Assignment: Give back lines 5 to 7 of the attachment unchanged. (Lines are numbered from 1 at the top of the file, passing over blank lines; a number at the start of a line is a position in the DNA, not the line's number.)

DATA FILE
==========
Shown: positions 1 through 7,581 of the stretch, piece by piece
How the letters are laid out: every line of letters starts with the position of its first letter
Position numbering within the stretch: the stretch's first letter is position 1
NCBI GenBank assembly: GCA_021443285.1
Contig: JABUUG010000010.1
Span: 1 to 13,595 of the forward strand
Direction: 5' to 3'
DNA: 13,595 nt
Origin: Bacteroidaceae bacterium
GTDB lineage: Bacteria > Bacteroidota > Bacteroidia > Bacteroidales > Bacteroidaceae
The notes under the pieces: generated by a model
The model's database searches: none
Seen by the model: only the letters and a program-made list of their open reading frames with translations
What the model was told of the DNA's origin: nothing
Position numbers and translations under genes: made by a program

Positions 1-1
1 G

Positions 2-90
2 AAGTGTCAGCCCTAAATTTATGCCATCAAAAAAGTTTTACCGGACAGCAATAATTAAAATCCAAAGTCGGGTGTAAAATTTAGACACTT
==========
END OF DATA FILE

Contig: JABUUG010000010.1
Span: 1 to 13,595 of the forward strand
Direction: 5' to 3'